Discourse: On May 22nd: A Case of Baudrillardian Simulation
For a moment, we anticipated for an event; for a grand finale that might have given the drama its fiery ending, one final battle before the credit scene rolled, the part where heroes could rise and claim victory over the evil . One could also be said to expect a break – be it through violence or other extraordinary means – from the lethargy that has invested the minds and the souls of the present that allowed for the slow and sedated detereoration of the body. What used to be distinctly painful has now merged into every part of our bodies. It used to be concievable to pinpoint where the pain emerged from and in what form, and thus the possible medication or at the very least the symptoms. Now, the pain emerged from all sides with no trajectory nor pause. This allowed for the pain to lose its intensity, which in turn created the paradoxical situation that we have found ourselves in: that of lethargy and hysteria.
Indeed, Baudrillard[i] has predicted and described a point in which the obscenity of everything has reached a critical point: a point in which the line between the fiction and the real fades;where all trajectories are lost; where the real has become more real than the real; a point of hyper-reality. And so it matters little who had the gun; who fired the shot and whose interest were lost or furthered. In a sense, everyone was the culprit in a scene where even the most passive has become equally active in anticipation. A self-made disaster movie, the riot happened before it took place, methodically playing itself out scene through scene as it was written long before any supporter of Prabowo marched onto the street. This is an effort to recover what has been lost through ready-made devices manufactured in the image of the time when merits were still to be found within the political. Indeed, today we have witnessed the pitiful display of what could be described in this line of reasoning as nostalgia; one that is incited not only by those that set foot on the streets of Jakarta, but by every single one of us. The display showed us that there is indeed nothing underneath the superficiality of the simulation of “movement” its reasons and rationales; and its subsequent ready-made fear and responses.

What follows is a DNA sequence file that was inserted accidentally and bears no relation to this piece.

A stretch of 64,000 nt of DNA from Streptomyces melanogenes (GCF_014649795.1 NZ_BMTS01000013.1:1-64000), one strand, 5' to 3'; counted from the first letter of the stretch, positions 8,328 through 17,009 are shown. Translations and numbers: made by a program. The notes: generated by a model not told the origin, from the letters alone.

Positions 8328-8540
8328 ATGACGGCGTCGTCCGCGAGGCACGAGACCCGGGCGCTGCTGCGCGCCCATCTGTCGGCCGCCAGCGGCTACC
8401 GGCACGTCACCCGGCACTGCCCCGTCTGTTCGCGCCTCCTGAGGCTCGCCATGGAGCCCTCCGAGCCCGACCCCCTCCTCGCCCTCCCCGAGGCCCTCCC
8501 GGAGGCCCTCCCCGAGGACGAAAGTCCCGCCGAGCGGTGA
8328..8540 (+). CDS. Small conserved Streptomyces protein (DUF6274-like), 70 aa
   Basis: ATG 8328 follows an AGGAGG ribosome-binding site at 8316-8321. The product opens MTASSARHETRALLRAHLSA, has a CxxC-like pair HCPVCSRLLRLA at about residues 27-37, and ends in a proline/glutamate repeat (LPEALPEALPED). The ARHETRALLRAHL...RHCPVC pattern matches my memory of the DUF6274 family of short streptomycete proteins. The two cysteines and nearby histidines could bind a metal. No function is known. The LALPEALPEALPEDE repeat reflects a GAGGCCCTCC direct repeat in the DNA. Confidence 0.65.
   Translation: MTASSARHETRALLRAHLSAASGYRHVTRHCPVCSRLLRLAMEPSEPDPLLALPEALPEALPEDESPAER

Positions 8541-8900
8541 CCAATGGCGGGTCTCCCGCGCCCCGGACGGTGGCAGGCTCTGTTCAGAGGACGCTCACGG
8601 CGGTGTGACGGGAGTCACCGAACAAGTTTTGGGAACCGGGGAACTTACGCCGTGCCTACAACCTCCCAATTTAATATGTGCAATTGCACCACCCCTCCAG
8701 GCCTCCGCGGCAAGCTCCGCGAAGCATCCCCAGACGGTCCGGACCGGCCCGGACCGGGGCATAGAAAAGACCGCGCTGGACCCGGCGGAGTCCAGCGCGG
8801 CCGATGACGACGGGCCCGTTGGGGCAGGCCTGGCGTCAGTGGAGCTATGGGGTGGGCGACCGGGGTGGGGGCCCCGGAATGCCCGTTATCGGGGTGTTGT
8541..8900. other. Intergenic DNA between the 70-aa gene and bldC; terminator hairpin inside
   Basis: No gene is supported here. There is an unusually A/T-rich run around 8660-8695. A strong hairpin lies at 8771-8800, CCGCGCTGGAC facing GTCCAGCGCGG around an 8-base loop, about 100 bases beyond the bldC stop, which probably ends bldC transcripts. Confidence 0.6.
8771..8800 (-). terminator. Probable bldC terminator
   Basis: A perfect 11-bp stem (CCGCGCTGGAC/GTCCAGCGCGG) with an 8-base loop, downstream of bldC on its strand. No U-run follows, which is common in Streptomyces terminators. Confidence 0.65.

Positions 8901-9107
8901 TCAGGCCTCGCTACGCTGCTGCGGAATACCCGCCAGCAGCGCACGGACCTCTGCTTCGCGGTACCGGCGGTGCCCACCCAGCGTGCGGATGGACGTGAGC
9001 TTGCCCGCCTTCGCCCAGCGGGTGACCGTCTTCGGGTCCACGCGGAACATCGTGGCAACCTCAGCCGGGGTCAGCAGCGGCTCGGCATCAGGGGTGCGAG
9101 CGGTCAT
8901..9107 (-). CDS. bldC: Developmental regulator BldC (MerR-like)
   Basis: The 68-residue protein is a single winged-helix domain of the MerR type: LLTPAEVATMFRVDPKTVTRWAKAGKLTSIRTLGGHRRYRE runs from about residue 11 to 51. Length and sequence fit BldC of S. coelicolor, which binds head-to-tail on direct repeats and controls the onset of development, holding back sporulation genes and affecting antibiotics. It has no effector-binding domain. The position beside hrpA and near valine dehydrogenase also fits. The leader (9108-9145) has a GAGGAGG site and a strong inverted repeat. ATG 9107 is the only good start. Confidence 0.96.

Entangled kinds of simulations could be found within this pandemonium. At one level, we could see the culmination of the use of the ideology for –and paradoxically against – “Indonesia”. The evocation of the old anti-communist, anti-foreign, anti-west has mutated the ideology [which in itself was impossible to be completely coherent] into that of an anti-ideology: one that rejected its own history. Maybe it has killed its history and resurrected it within its own catalogue, scrubbed clean of any ambivalence and dialectics. Paradoxically, Prabowo’s mercantilist and xenophobic sentiment was no more anti-west than it was anti-east or south [or north if you will], for such sentiment – which has its foundation on political economy – was the result of the process that brought upon the plague of de-differentiation. Is it not the result of the symbolic murder during the course of the colonial period of Indonesian history that the introduction of such concepts first took place?[ii] As such, at this level one could see not only the perversion of reality through ideology, but a process of further curving; a curve that allowed for meaning to be circulated within a closed system, a phenomenon of simulation. Thus, the issue within the character of Prabowo Subianto is not that of being “radical” [matter of fact, it might be argued that he was far from being one] but that of hallucination.